Doing ‘what makes sense’ changes plan to decentralize administration

Health system calls halt to administrative deployment

Seven years into a program to achieve a "patient-focused hospital," Sentara Health System in Norfolk, VA, halted its plan to deploy multiskilled administrative associates to all clinical operating centers and gave precedence instead to doing "what makes sense," says Brenda Loper, CMPA, director of patient financial services.

In the midst of completely decentralizing admitting, registration, and patient financial services, the health system changed course, realizing the crucial importance of maintaining central authority over insurance and other business functions to monitor data quality accurately.

"We found that this thing that we used to call re-engineering — process design, benchmarking — is not a destination; it is a journey," Loper says. "You are continually revising it. Patient-focused care [PFC] has wonderful components, but it’s easy to lose sight that it’s about the patient, not about what you as a hospital want. If you keep saying that over and over, you can’t go wrong."

Sentara Health System comprises five hospitals, one of which has a minority interest, and a large senior division known as Life Care. Life Care includes adult living facilities and nursing homes. Using Lakeland (FL) Hospital as its role model, Sentara began designing its patient-focused hospital in 1989.

Let the designing begin

The clinical piece was planned and implemented first, and then work began on the administrative piece, says Loper, who joined the effort about four years ago. Originally director of corporate patient accounting for three hospitals, she moved to the largest, Norfolk General Hospital, to help train the administrative associates. (See related story about administrative associates’ duties, p. 98.)

"The [constant] message is that no one understood how difficult it would be to implement the administrative piece," she adds. "Outside the admitting area, there was a basic lack of understanding about the skill sets necessary, about how complex the job had become. We started recognizing in October or November that we were trying very hard to complete the deployment of the administrative associates, and we just couldn’t seem to make that final step."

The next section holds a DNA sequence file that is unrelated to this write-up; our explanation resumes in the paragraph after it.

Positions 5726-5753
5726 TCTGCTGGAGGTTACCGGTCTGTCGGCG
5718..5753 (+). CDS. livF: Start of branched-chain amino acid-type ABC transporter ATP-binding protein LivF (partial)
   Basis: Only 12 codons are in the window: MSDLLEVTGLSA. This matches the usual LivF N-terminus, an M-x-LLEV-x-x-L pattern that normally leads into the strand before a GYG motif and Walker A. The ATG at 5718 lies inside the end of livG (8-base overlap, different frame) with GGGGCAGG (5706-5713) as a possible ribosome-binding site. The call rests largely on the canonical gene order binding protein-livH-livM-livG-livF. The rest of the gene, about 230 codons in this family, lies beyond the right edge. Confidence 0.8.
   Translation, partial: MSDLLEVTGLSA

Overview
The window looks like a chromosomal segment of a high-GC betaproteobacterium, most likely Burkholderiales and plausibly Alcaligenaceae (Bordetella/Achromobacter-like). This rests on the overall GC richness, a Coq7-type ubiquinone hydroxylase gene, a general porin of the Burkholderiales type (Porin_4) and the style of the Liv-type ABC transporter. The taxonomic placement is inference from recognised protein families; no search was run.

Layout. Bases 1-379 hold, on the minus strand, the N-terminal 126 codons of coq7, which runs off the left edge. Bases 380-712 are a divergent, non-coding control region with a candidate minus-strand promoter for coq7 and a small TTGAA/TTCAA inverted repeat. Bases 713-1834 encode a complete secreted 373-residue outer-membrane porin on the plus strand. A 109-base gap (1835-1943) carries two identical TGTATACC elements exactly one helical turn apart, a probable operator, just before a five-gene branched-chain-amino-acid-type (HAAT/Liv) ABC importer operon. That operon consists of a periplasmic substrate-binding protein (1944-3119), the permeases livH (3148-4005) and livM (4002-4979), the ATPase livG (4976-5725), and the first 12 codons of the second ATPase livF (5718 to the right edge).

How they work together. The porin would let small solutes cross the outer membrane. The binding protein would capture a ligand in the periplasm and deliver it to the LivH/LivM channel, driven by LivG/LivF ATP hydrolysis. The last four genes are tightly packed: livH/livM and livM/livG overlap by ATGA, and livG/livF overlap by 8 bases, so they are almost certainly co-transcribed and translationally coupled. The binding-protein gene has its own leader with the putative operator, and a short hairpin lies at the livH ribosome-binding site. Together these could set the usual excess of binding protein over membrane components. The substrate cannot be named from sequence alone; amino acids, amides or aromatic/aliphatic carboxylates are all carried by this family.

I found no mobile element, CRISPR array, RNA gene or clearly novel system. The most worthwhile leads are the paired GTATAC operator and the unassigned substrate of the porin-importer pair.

The key to the decision to keep the administrative associates — with a couple of notable exceptions — in a centralized setting were serious concerns about data quality in an increasingly contentious compliance environment.

"We realized as we went along that we were organizationally naive in thinking we didn’t need central QI function," she adds. "When we moved the administrative associates to the operating centers, they reported to clinical managers, and that was unfair to [the managers]. Their experience was not in the administrative chain, and we threw a bunch of employees at them that needed a lot of hands-on supervision, where when questions come up, they needed to be answered right away. Somebody is needed to make sure all the insurance rules are being followed."

The original intent was for the deployment to be a budget-neutral change, Loper says, and her understanding is that this was adhered to for the most part. However, there were some training costs associated with both the deployment and the move back to central management, she notes.